An anthropologist at The University of Alabama is part of a team of researchers who show brutal warfare in Mayan civilizations occurred earlier than previously thought.
Evidence of extreme warfare tactics in the Maya lowlands, during a time described as a peak in prosperity and artistic sophistication, is described in a paper published online this week in Nature Human Behaviour. This research suggests the Maya engaged in violent warfare that resulted in widespread destruction of a city much earlier than previously thought.
Dr. Alexandre Tokovinine, UA assistant professor of anthropology, is a co-author on the paper. He participated in the survey of the Maya archaeological site of Witzna, helping identify defensive features along with documenting and studying monuments.
Maya warfare during its Classic period, from 250 A.D. to 950 A.D., has been viewed as ritualized and limited in scope. However, scholars have interpreted evidence of violent warfare in the Terminal Classic Period, from 800 A.D. to 950 A.D., as an escalation that catalyzed the collapse of the Maya civilization.
The dominant view of Maya warfare has couched it as a prestige-boosting exercise, Tokovinine said. Strict rules of engagement dictated war as capturing high-value nobles for political humiliation or ransom for resources while essentially leaving local people and lower-level leaders in place, he said.
Total warfare, where military campaigns target everyone and everything, is widely believed to happen in Mayan civilization during the last century of the Classic period, or Terminal Classic period, as overpopulation and drought led to intense competition of resources such as irrigated and terraced fields, gardens and managed forests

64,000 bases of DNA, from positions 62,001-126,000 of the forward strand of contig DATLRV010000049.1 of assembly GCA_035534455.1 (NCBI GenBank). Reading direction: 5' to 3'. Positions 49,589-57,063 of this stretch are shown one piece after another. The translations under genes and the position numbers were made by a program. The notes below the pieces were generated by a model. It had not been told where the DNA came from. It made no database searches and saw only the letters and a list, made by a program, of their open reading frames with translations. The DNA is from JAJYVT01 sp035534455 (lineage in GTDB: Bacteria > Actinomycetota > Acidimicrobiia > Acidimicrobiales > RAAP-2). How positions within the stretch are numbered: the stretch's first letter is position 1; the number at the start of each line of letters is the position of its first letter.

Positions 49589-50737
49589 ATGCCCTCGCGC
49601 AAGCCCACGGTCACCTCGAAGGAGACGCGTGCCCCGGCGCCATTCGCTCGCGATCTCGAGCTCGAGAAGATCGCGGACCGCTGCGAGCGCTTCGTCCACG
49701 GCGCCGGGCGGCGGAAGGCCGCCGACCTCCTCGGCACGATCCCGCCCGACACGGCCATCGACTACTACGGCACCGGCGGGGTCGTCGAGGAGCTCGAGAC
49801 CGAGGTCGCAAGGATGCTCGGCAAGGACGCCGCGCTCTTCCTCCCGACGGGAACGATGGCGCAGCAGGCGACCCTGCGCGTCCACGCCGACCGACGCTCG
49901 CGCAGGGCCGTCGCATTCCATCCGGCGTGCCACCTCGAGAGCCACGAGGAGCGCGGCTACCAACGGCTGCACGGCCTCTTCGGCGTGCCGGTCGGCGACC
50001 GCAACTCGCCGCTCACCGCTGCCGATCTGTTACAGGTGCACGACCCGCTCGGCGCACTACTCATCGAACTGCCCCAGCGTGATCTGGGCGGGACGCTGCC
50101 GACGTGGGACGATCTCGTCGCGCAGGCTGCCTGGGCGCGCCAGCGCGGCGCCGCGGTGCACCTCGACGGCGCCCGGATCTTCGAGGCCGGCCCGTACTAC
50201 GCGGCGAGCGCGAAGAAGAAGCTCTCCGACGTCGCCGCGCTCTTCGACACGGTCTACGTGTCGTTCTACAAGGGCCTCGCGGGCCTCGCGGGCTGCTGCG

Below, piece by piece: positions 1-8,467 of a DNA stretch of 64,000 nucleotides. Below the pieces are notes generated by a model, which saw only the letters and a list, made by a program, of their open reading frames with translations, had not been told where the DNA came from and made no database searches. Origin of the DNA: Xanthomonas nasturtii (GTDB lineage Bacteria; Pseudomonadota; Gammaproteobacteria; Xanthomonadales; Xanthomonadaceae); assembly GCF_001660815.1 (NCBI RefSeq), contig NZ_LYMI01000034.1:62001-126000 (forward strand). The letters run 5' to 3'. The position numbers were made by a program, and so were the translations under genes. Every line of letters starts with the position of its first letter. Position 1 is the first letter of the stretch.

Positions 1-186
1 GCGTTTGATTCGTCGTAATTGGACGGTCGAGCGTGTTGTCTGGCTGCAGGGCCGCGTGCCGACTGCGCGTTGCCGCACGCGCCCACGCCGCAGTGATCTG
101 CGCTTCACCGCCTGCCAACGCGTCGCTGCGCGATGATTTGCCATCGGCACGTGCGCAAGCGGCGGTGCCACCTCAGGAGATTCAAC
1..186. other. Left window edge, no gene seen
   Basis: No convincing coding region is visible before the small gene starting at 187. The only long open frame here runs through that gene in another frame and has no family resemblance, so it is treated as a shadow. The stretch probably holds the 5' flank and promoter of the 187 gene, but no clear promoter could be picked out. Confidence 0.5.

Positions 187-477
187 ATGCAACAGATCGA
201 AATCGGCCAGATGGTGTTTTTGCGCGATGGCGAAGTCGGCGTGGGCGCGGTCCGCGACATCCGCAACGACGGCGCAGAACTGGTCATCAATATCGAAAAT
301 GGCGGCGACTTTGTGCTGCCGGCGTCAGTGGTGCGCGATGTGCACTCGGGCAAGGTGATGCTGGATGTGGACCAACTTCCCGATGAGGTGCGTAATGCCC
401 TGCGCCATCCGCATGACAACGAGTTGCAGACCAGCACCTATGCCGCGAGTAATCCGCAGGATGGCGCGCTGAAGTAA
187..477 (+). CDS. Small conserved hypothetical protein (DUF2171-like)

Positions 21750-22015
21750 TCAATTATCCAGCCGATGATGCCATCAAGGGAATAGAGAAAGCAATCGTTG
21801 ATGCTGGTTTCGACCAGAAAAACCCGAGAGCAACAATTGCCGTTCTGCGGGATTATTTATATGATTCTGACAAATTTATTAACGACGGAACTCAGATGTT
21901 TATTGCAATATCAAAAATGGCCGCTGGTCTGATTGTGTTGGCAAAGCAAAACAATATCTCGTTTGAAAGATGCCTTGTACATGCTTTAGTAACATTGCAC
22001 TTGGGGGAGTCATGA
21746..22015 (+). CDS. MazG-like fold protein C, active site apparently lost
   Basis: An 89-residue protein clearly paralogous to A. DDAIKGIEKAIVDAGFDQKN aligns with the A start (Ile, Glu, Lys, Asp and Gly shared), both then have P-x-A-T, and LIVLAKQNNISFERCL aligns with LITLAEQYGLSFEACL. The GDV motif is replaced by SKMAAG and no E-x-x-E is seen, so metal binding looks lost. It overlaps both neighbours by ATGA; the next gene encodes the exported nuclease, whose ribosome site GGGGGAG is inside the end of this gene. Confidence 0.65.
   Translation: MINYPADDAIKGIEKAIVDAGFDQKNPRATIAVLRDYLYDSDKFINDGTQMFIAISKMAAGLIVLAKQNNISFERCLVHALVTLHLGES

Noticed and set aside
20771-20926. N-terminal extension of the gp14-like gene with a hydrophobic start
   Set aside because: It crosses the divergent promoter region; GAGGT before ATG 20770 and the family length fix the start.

“Our findings challenge this notion as they show that a site could be wiped off the map and its population displaced for political reasons and without any connection to overpopulation or resource availability,” Tokovinine said. “Quite the opposite, our findings show willingness to eliminate valuable resources for political reasons.”
The authors analyzed a hieroglyphic inscription found at Naranjo — a Classic Maya city south of Witzna in what is now northern Guatemala — that states that on May 21, 697 A.D., Witzna burned for a second time.
They then linked this inscription to paleoenvironmental evidence from a lake adjacent to Witzna with a distinct charcoal layer resulting from a substantial fire event during the last decade of the 7th century. Archaeological evidence also supported this link, as evidenced by widespread destruction and burning of the major monuments and buildings across Witzna. Sediment analysis suggests a dramatic reduction of land use following this total warfare event.
The findings show the people of Naranjo were not interested in extracting tribute or high-value captives from Witzna. The military campaign eliminated the city, resettling its people.
“We can now offer a much more sober interpretation of other textual references at Naranjo, which effectively describe a campaign of massive destruction aimed at securing Naranjo’s dominance in the region once and for all,” Tokovinine said.
The work was led by Dr. David Wahl with the U.S. Geological Survey and the University of California, Berkley, with assistance by Tokovinine, Dr. Lysanna Anderson with the USGS, and Dr. Francisco Estrada-Belli with Tulane University.
The University of Alabama, part of The University of Alabama System, is the state’s flagship university. UA shapes a better world through its teaching, research and service. With a global reputation for excellence, UA provides an inclusive, forward-thinking environment and nearly 200 degree programs on a beautiful, student-centered campus. A leader in cutting-edge research, UA advances discovery, creative inquiry and knowledge through more than 30 research centers. As the state’s largest higher education institution, UA drives economic growth in Alabama and beyond.